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Author Topic: More evidence that IS favors Exclusives  (Read 15887 times)

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« on: February 07, 2008, 21:00 »
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OK, I don't mean to pick on anyone in particular (sorry adamdodd you have some great images, but really...), but I just saw this image come across the latest approved images and I couldn't believe it. Take a look: http://www.istockphoto.com/file_closeup.php?id=5307738

If I ever tried to take a picture of dirt, and not even an interesting one it would be rejected so fast...

Do you guys see this as evidence of exclusives having a lower bar for approvals? I think I could give a hundred examples of such images...


« Reply #1 on: February 07, 2008, 21:22 »
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I agree 100% but it's their business and they can do what ever they like, when ever they like, how ever they like.
... and there is NOTHING you or I can do about it, or even complain to someone who will change it!

The bottom line is at least now we realize this, and we know what to expect, and we won't be disappointed in the future.
Right now I need to go out to my living room and take a picture of my carpet. I think it would be the perfect compliment to the image of dirt you so kindly linked us to.

Best regards,
The MIZ


« Reply #2 on: February 07, 2008, 21:29 »
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...
Right now I need to go out to my living room and take a picture of my carpet. I think it would be the perfect compliment to the image of dirt you so kindly linked us to.

Best regards,
The MIZ
Taking a picture of dirt? Sure, they'll take it, but it's not going to sell.

I'll keep my eyes open for your upcoming tutorial showing how to morph carpet into dirt, rjmiz!
« Last Edit: February 07, 2008, 21:31 by sharply_done »

« Reply #3 on: February 07, 2008, 22:04 »
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Actually with global warming and drought around the world, shots of dried up mud and cracks in the ground do suprisingly well to illustrate  (I've got one, marginally more interesting) that is one of my better, if not stellar sellers!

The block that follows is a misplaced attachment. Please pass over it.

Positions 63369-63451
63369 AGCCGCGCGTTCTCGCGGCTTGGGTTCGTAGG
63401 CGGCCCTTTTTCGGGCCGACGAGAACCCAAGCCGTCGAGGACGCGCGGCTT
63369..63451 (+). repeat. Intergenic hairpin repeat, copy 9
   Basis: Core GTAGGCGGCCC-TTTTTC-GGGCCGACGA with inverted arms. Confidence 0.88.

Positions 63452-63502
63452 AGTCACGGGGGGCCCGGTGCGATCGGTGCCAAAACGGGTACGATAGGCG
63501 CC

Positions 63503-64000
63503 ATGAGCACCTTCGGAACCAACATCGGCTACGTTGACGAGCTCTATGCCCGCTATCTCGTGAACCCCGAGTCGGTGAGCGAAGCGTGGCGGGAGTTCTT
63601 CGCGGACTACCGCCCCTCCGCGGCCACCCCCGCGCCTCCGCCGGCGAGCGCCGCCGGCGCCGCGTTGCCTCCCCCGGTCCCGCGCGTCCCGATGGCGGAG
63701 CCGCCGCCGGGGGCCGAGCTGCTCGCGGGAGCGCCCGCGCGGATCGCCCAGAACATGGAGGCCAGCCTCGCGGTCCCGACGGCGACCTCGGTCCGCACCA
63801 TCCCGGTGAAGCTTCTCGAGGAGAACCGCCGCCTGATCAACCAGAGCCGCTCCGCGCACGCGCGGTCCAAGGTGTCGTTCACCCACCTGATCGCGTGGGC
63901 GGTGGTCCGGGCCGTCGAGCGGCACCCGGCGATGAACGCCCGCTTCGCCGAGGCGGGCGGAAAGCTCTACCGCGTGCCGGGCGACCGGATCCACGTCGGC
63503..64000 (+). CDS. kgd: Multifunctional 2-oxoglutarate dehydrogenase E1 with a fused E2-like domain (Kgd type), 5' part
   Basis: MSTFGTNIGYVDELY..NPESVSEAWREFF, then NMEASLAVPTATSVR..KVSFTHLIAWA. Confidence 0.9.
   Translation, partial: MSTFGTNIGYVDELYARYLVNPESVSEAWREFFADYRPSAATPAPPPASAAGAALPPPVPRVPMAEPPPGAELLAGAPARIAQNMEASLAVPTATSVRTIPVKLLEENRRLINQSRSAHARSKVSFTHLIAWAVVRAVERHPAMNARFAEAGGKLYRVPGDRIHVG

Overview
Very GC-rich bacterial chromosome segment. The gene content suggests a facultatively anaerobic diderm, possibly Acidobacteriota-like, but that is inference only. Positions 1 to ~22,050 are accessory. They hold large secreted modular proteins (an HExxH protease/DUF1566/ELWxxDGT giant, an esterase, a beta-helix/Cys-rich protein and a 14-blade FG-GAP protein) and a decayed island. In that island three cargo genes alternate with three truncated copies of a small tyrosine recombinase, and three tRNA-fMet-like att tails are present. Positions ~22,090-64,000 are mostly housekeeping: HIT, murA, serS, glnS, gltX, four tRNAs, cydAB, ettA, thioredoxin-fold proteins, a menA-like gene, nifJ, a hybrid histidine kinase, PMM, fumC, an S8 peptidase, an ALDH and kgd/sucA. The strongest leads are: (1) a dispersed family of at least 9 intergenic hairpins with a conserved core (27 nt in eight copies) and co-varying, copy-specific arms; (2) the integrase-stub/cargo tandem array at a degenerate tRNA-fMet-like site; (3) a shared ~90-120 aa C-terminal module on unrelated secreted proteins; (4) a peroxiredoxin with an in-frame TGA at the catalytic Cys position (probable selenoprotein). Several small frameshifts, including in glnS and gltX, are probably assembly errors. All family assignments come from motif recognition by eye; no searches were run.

« Reply #4 on: February 07, 2008, 22:24 »
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I had a wonderful idea....
.... I thought IS might like an image taken from the little town in which I live called Kerhonkson.

It's located 100 mile North West of NYC as the crow flies. Let me see them reject this!

1. It's got no noise at all.
2. It's in super sharp focus.
3. There are no release forms to deal with.
4. I am the copyright holder.
5. Perfect depth of field.

It was an relatively difficult shot however. I had to wait for the light to be just right.
It's a sunset picture of the clouds 4 hours after the sun set this evening.

Have a look. I could not post it at 100% but I would appreciate any comments on my composition and framing of this shot.



Thanks to all in advance,
The MIZ





« Reply #5 on: February 07, 2008, 22:25 »
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Tomorrow I am going to walk all around my neighborhood with my camera and lens pointed downwards and keep the shutter release button depressed, changing batteries as necessary, then submit the best (?) of those shots and see what happens. :D

« Reply #6 on: February 07, 2008, 22:29 »
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I hope you have a "Image Stabilized" lens.
Other wise you apt to be rejected for motion blur.

The MIZ

« Reply #7 on: February 08, 2008, 00:08 »
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That is a terrible photo of dirt...i think i can take a better pic  ???

« Reply #8 on: February 08, 2008, 00:52 »
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I still don't see where the evidence is. Did you have a image of dirt rejected? Take a photo of dirt and submit it. As long as it is technically sound, I bet it will get accepted.